4 Perfectionistic Tendencies You May Be Suffering From

Perfectionism is one the most widespread  tendencies people suffer from, and it is nearly always a consequence of a dysfunctional childhood environment. In this environment, the individual was overly controlled and abused in other ways, and such a person was, among other things, expected to meet unrealistic standards, to be flawless, and was actively or passively punished for doing anything the caregiver disapproved of, and didn’t receive enough genuine love and attention. Over many years, this conditions the child to be terrified of errors or of even being perceived as imperfect. 

Such a person’s caregivers usually, but not always, possess strong narcissistic traits where they either won’t or can’t see the child as a separate, self-interested human being; they child is perceived as an extension of themselves or someone who’s only here to meet their needs. The child was told what to do, what to feel, what to think, and consequently, were unable to develop a strong sense of self. For them, being authentic and genuine was both not allowed and punishable. 

These people grow up and end up developing perfectionistic traits as a response to and a survival mechanism against controlling and otherwise abusive or inadequate environment. Some of the traits closely overlap with narcissism, obsessive-compulsive behavior (OCD), rumination, neurosis, social anxiety, people pleasing, never feeling good enough, toxic guilt and unjust responsibility, and other conditions and states.

Here are some of more common perfectionistic traits that you may recognize in yourself or people you know.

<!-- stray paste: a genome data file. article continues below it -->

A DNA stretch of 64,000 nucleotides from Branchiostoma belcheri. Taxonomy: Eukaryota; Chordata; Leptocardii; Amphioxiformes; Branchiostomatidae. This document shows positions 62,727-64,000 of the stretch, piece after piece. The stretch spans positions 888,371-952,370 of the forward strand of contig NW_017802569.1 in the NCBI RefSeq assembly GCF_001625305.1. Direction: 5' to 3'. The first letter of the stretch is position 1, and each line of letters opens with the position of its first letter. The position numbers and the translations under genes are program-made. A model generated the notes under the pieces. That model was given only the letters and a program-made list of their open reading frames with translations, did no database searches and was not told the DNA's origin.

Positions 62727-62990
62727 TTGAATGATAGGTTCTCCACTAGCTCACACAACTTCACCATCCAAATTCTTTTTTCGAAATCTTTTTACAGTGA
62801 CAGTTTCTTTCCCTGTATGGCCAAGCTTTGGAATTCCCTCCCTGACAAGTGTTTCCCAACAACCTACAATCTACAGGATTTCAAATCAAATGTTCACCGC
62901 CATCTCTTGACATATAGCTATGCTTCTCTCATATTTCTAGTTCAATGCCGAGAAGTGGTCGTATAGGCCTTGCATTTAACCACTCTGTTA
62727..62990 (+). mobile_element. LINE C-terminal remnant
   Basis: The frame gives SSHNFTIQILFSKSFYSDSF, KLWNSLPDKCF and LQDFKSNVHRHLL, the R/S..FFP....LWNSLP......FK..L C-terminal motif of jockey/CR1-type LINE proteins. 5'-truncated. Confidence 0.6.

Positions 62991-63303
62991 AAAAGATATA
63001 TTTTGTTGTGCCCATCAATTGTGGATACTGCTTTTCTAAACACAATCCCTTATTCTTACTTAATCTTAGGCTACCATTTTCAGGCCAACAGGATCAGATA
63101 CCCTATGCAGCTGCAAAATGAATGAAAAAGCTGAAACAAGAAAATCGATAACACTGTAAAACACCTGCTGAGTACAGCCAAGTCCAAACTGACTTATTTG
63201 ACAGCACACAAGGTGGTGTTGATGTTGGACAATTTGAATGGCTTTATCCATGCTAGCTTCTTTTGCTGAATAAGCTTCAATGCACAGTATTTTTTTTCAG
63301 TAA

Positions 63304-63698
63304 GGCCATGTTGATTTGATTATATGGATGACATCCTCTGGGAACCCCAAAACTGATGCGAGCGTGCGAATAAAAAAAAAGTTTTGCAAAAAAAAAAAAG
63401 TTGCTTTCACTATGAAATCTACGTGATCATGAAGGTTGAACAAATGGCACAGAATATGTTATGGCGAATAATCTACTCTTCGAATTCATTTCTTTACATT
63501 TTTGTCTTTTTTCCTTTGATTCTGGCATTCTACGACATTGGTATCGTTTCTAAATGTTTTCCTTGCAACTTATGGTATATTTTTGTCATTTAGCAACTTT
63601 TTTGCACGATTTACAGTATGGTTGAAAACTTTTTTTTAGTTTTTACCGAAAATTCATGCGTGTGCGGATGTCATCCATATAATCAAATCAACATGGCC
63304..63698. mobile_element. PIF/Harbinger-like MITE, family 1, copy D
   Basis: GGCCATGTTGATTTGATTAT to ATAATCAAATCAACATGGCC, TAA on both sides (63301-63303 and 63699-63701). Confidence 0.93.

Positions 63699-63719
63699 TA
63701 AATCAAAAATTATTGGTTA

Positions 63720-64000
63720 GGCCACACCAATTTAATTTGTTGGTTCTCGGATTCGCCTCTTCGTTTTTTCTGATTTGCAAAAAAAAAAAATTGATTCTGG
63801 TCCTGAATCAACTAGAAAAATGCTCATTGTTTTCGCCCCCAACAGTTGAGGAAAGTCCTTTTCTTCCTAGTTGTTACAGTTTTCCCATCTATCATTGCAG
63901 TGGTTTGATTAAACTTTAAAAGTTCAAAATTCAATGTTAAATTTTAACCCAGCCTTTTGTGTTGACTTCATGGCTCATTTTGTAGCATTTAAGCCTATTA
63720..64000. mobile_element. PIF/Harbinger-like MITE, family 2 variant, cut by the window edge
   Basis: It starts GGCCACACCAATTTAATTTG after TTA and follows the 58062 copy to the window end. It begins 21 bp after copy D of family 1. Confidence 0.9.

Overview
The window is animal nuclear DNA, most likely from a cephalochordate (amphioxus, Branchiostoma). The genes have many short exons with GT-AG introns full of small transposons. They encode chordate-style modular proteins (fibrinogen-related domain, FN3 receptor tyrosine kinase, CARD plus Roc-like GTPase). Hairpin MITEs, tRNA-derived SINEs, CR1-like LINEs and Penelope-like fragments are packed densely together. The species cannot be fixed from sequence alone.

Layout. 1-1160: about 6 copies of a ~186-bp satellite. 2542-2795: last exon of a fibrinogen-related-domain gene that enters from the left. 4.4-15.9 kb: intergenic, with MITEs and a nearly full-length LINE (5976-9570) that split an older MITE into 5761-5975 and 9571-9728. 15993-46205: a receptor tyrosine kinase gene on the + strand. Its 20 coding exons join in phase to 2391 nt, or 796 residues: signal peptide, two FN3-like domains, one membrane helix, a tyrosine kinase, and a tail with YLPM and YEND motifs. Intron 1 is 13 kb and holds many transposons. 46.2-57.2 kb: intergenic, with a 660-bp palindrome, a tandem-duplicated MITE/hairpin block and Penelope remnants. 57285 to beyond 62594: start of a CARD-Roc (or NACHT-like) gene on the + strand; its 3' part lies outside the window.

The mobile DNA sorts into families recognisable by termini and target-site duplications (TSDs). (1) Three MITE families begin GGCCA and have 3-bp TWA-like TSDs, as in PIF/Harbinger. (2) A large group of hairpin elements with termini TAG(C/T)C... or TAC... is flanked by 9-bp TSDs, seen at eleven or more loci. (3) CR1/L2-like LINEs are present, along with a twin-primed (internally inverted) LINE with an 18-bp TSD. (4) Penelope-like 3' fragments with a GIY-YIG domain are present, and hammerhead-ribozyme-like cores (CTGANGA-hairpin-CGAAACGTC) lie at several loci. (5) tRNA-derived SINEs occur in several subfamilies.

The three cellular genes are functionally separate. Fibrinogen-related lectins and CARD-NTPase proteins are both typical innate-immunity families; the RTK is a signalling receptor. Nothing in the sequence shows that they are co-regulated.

4 Common Perfectionistic Tendencies

1. Fear of Making Mistakes 

You are terrified of not knowing something, of not being able to optimally perform, or of making a mistake. Usually this type of fear or anxiety is more prevalent in a public setting where there is a risk of being perceived as flawed by others. 

Instead of mistakes being part of the learning process to gaining new skills, insight, or knowledge, they learned that making a mistake equals being morally bad. And being bad in the past resulted in active or passive punishment. Understandably, then, making a mistake triggers a strong emotional reaction. 

To cope with it, some people swing from one psychoemotional extremum to another. On one side, there’s feeling terribly guilty, ashamed, and overly responsible (“everything is my fault,” “I am completely worthless”), and on the other, there’s denial of any responsibility, placing blame on others, or misrepresenting themselves as having no flaws (“everything is someone else’s fault,” “I’m always right”). 

Others just stay stuck on one pole and become either completely self-blaming and self-attacking (what is traditionally referred to as low self-esteem), or narcissistic and otherwise grandiose (inflated self-esteem, which is a different form of low self-esteem). Both are irrational.

2. Overthinking and Difficulties Making Decisions 

You are constantly living in your head, where you ruminate about your past actions, fret about the future, and generally try to solve all the possible and impossible scenarios. This often results in indecisiveness, passivity, and poor productivity. 

It is also closely related to the first tendency because the person is usually afraid to make a decision in fear of what will happen if they choose or have chosen suboptimally. So they spend a lot of time overthinking. This creates problems focusing and concentrating on the task at hand because their mind is jumping from one thought to another, is obsessively spinning between the same thoughts, or goes blank to manage all this anxiety and to get some rest from all of this mental noise.